Another shipment was intercepted at Long Beach, CA on March 19 when a ton and a half of marijuana was seized from the Roughneck as the contraband was being transferred into a barge. Another three tons were seized from a second barge in what was said to be the biggest marijuana bust in US history. Eight people were arrested, including McDonald’s former Sea Org colleagues Berez and Rambo. Investigators said that it appeared that the gang had smuggled many tons of marijuana into California over the previous three years. The authorities had been trying for months to catch up with the Roughneck but had repeatedly failed, leading them to nickname the vessel “The Flying Dutchman.” It later emerged that information from McDonald had led to the seizure of the marijuana and a separate haul of cocaine in San Francisco.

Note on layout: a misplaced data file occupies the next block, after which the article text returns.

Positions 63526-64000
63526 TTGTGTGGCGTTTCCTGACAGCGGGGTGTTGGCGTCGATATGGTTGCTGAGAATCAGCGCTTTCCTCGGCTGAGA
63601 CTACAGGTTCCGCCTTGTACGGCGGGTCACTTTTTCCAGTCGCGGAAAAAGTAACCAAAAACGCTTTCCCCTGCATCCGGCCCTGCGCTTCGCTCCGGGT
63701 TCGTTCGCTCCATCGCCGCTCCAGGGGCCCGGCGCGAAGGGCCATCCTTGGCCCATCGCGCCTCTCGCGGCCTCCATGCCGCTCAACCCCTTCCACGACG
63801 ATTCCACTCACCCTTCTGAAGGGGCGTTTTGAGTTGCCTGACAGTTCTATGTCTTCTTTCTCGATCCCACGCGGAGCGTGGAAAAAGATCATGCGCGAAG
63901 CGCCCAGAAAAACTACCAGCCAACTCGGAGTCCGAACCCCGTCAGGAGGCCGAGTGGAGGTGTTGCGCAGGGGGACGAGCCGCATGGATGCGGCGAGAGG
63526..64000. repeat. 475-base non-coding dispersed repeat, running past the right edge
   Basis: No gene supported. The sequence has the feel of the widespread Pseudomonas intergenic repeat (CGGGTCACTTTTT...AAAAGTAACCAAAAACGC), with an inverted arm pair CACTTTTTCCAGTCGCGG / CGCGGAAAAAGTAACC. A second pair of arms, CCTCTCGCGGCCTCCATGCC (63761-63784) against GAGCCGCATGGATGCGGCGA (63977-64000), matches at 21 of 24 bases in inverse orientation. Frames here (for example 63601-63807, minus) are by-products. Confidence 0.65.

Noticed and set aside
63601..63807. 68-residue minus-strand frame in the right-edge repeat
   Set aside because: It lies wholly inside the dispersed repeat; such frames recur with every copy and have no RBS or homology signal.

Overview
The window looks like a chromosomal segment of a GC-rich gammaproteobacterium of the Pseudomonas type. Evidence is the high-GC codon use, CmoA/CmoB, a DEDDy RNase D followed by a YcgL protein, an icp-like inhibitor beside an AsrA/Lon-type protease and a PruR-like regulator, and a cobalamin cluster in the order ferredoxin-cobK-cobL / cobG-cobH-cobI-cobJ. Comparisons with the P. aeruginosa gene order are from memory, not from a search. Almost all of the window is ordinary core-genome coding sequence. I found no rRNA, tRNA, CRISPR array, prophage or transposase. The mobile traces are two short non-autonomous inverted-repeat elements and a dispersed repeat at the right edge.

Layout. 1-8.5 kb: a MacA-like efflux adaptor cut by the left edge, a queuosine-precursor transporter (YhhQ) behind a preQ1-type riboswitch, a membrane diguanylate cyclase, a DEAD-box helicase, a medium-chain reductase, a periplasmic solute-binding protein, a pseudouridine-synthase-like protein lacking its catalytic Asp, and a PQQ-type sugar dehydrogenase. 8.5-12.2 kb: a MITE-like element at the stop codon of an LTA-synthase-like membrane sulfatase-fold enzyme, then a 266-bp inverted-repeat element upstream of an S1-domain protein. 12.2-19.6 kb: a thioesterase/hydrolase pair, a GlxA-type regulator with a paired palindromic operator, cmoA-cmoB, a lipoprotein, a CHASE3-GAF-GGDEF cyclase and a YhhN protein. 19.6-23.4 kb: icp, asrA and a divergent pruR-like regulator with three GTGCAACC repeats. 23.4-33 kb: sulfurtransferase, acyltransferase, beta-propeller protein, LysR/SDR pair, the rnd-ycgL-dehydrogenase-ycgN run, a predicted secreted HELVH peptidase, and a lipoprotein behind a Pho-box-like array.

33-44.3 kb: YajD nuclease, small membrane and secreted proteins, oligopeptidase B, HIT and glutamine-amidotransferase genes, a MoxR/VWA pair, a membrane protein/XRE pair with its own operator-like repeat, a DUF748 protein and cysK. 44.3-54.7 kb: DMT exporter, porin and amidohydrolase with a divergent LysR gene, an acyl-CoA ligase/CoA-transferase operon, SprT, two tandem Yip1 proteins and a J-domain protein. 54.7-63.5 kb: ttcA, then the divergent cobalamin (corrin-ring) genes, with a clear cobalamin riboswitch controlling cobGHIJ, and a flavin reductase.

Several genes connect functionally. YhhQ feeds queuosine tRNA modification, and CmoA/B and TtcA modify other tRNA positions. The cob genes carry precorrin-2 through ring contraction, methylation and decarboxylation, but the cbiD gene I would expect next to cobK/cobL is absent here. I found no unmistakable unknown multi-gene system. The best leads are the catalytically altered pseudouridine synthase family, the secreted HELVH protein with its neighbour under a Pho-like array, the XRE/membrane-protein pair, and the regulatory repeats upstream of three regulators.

Terry Milner reported on June 15, 1970 that Rambo had been offered leniency if he gave information on Scientology, though Milner said that Customs had denied this when challenged. While awaiting trial, Rambo was arrested again in Mill Valley in Marin County after the seizure of 1,000 lb of marijuana and $23,000 from homes in Tamalpais Valley and in Fairfax, where Rambo lived. He attempted unsuccessfully to bribe narcotics agents with $5,800 that he had in his pocket and was charged for that act too. Rambo, Berez and another man were convicted in a February 1971 trial, with nine other individuals either pleading guilty or being convicted in separate trials. Both Rambo and Berez fled before the trial and were the subject of bench warrants for their arrests.